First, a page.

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IBM Brings Social Business and Integration to Messaging

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I think that social business is the most significant transformation in business today and application integration is the backbone of this effort.  IBM has been making significant moves in social business for some time and has included application integration as a main part of its initiatives. See for example my post: IBM Connections 4.0 Offers Expanded Social, Integration, and Analytic Capabilities and my coverage of IBM Connect 2013. They were recently named by IDC the worldwide market share leader in social software for fourth consecutive year. Now IBM is extending its social business lead by bringing messaging into the social experience, turning email from a client application used only for messages to a core component of a platform that changes the ways people communicate across the enterprise.

Research from IBM supports this rising importance of social media. According to an IBM study, 82 percent of chief marketing officers (CMO) plan to increase their use of social media over the next three to five years. IBM’s 2012 CEO Study identified the same trend—while today only 16 percent of CEOs are using social business platforms to connect with customers, that number is poised to spike to 57 percent within the next three to five years. See my post on the 2011 study for similar trends.

I recently spoke with Scott Souder, Program Director, IBM Messaging & Collaboration Strategy , to learn about the news in email. Offered on- premises, in the IBM SmartCloud for Social Business, hybrid or on popular mobile devices, the new offering of IBM Notes and Domino 9.0 Social Edition helps business simplify and accelerate social business adoption in the marketplace, providing employees with a single access point for all of their collaboration tools—social media, email, group activities, blogs and more. See a sample screen shot of IBM Social Mail below.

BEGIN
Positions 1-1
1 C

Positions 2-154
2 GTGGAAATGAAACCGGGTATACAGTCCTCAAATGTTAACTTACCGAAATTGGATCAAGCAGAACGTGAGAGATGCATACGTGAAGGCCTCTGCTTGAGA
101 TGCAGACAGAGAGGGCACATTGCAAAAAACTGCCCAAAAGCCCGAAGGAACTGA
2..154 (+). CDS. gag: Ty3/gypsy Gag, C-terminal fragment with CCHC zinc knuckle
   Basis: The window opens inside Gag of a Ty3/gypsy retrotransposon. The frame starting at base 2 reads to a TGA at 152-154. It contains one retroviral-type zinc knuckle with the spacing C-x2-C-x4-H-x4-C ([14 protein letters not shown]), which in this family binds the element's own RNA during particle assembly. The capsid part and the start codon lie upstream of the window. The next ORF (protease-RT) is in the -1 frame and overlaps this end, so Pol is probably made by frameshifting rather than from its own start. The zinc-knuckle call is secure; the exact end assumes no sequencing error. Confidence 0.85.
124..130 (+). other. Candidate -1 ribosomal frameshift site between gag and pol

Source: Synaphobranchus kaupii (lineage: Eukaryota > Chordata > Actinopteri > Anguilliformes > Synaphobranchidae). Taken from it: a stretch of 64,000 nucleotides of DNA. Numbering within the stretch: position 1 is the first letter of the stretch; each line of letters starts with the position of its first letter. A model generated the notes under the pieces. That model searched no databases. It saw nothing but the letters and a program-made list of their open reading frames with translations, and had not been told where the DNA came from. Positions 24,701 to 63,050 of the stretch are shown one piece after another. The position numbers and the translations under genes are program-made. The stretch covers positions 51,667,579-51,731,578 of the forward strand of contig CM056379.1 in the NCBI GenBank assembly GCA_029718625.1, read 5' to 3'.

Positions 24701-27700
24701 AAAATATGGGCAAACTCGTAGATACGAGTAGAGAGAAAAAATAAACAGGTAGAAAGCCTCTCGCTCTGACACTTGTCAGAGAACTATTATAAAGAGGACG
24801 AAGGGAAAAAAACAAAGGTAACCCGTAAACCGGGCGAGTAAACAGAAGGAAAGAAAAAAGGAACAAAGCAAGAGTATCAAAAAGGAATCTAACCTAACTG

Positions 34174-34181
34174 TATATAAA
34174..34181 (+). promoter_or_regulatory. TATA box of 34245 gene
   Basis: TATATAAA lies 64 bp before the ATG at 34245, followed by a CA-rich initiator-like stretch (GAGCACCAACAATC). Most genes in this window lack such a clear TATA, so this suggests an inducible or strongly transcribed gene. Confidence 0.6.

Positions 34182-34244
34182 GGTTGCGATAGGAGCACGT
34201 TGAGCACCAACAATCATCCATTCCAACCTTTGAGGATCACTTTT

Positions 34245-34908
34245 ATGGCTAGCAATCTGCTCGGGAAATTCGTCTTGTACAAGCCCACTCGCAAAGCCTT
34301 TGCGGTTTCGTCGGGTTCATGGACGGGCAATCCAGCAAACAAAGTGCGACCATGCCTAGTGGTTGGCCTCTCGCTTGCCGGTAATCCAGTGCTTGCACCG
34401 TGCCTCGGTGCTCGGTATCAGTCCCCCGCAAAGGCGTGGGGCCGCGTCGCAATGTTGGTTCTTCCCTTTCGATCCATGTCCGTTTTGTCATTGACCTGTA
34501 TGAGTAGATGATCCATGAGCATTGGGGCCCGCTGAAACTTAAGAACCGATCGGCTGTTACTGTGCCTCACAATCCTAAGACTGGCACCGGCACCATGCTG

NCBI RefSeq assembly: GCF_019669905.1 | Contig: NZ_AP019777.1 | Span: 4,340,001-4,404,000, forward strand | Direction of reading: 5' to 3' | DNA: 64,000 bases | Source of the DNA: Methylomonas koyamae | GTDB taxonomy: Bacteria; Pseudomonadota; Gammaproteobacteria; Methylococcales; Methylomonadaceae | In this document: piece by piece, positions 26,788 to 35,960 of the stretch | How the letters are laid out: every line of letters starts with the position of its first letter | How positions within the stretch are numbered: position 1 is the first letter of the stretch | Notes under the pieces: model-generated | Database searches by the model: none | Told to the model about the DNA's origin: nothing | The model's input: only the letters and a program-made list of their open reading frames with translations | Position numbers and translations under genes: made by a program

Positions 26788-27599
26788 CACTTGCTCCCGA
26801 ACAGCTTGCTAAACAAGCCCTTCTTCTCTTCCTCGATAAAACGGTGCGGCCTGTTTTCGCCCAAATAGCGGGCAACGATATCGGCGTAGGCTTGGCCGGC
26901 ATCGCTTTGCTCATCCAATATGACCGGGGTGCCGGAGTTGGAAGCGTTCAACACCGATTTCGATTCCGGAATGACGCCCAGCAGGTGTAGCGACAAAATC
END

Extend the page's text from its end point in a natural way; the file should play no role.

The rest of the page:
IBM Social Mail

For companies using Microsoft Outlook, IBM also provides a new social connector that brings the capabilities of shared files, communities and other key social capabilities directly into the Outlook client to ensure social email can be a reality for virtually any business.

Scott said that the goal is make email available in multiple tools, Connections and Notes, and multiple devices: laptops, mobile devices, and tablets. There is seamless integration so you can work within whatever tools you want. IBM has also developed a updated interface for Notes mail with improvements to spacing, fonts, and colors to provide a 2013 look. Ease-of-use is second goal with the simplified interface, which provides numerous consumability and productivity enhancements in the release. A third goal is an increased focus on application integration built on Open Social 2.0. This integration can enable embedded experiences and allow content from other apps to be integrated with email.

A sample use case can be seen through an employee who is working on a new marketing project.  Using a single interface this employee can check email, as well as activity streams containing the latest work from each team member, share files with colleagues, view new blogs on topics relevant to the subject and more without ever leaving the context of where the employee chooses to work In addition, since the service includes a broad device platform support, each team member has access to the same content all through their mobile device of choice, whether it’s an iPhone, Android device, Windows Phone or the new BlackBerry 10.

Connections Mail can be used to triage incoming mail more effectively. IBM wants to take email both out of a silo and away from being a fire hose . Future plans include increased filtering and analytics, which should enhance a user’s ability to focus on “What’s important now?” IBM is making significant moves in big data. It plans to take this capability into the email space by using what is known about the email user to make assumptions in filtering email.  IBM is  also going beyond the accommodation of the multiple devices with BYOD – or even “BYOC” (“Bring Your Own Client”) – to  exploit choice and flexibility in multiple backend platforms upon which Domino runs.  These are all moves in the right direction as they reflect the rising need for increased integration on all levels.